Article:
On April 20, 1893, work crews were excavating a new Lake Michigan water intake tunnel for the city of Milwaukee. A terrible storm produced huge waves that flooded and trapped 16 men in a chamber below the lake. Mrs. Stebbins saw the disaster unfolding from the lighthouse and ran to a nearby telephone in the neighborhood to alert the Milwaukee Life Saving Service located near the Milwaukee harbor. 15 men perished and one lucky soul survived. Surfman Ingar Olsen of the Life Saving Station received a commendation for his heroic efforts. Our research could find no accolades for Georgia Stebbins.

Son Albert Kellogg Stebbins was born at the North Point Lighthouse in June 1875. After losing two infant daughters previously, Albert was the light of Georgia’s life. He would grow up to be a successful, prominent attorney in Milwaukee. She also welcomed two grandsons, Roland and Albert II, who like their father were born at the lighthouse.

An unassuming person, most of Georgia’s logbook writings were short and to the point. For example, the night of January 28, 1888, her entry simply states: “Total eclipse of the moon. Clear beautiful night.” As Georgia’s time at North Point drew to a close, her logbook writings on June 19, 1907, were equally concise: “Order received for discontinuance of the light June 30.” Her final entry was modest as well: “Light discontinued this 30th day of June 1907. Correct Statement. Georgia A. Stebbins, Keeper.” Prior to her retirement Mrs. Stebbins summed up her feelings for the North Point Lighthouse in a newspaper account: “I have become very much attached to the lighthouse, having lived here so long, and I think there is no more beautiful spot on the lake shore.”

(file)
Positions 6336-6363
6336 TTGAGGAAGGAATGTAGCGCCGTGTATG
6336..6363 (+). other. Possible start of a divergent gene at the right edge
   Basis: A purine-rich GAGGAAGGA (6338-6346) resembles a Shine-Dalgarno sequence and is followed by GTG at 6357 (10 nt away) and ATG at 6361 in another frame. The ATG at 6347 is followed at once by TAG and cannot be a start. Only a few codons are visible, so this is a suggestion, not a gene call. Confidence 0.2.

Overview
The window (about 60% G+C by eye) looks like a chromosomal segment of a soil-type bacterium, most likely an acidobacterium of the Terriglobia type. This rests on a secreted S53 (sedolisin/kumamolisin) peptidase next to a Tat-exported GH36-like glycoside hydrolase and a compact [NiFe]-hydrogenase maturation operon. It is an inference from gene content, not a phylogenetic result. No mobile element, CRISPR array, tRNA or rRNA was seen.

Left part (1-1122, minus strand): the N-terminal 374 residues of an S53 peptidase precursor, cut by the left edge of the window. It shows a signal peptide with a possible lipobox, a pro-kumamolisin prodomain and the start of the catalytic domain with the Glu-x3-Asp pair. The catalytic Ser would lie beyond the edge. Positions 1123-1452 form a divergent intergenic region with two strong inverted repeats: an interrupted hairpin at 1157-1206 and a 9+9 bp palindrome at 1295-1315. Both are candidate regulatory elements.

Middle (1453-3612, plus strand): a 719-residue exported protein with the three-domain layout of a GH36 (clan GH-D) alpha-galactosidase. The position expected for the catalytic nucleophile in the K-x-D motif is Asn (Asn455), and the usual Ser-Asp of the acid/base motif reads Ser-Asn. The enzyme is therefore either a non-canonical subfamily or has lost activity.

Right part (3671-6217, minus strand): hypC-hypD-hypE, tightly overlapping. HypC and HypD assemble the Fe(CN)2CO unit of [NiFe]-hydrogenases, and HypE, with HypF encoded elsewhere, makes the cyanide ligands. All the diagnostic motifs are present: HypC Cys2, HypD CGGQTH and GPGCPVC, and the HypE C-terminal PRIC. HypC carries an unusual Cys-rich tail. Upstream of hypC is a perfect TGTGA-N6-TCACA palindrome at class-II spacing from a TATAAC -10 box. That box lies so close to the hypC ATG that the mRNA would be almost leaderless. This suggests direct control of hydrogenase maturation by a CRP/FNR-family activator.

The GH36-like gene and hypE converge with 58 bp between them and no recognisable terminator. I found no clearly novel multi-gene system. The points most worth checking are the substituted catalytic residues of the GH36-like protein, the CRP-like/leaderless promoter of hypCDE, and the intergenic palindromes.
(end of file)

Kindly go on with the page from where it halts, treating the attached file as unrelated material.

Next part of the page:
What an adventure Georgia’s life turned out to be. From small town Jordan, New York to sprawling New York City, then to the shores of Lake Michigan and Milwaukee, Wisconsin. She could never have imagined how her decision to journey to a lighthouse in Milwaukee, that helped hundreds of mariners, would become her guiding light, improve her poor health, and change her life forever. This sickly, humble young lady matured into a strong, devoted, and courageous lighthouse keeper, serving with purpose for more than 30 years. When her life abruptly changed direction, Georgia dedicated herself and thrived in a career she had never planned on and became an unlikely heroine.

Georgia Stebbins lived out the remainder of her life on Milwaukee’s east side. Not a lot is known of her life after her lighthouse tenure. She passed away in July of 1921, a few days prior to her 75th birthday. She is buried in Milwaukee’s Forest Home Cemetery, the final resting place of some of early Milwaukee’s most influential people.

Georgia Green Stebbins thought of herself as ordinary; her story is anything but. Sounding modest, Georgia once told a newspaper reporter, “It seems to me a lighthouse is a commonplace affair, and it seems to me the work of taking care of the light is very ordinary indeed.” This extraordinary, hard-working, determined, strong willed, and intelligent woman adapted to lighthouse life that was not easy. And she did it during an era when this was not a typical profession for women. What a remarkable person.

This story appeared in the Jan/Feb 2024 edition of Lighthouse Digest Magazine. The print edition contains more stories than our internet edition, and each story generally contains more photographs - often many more - in the print edition. For subscription information about the print edition, click here.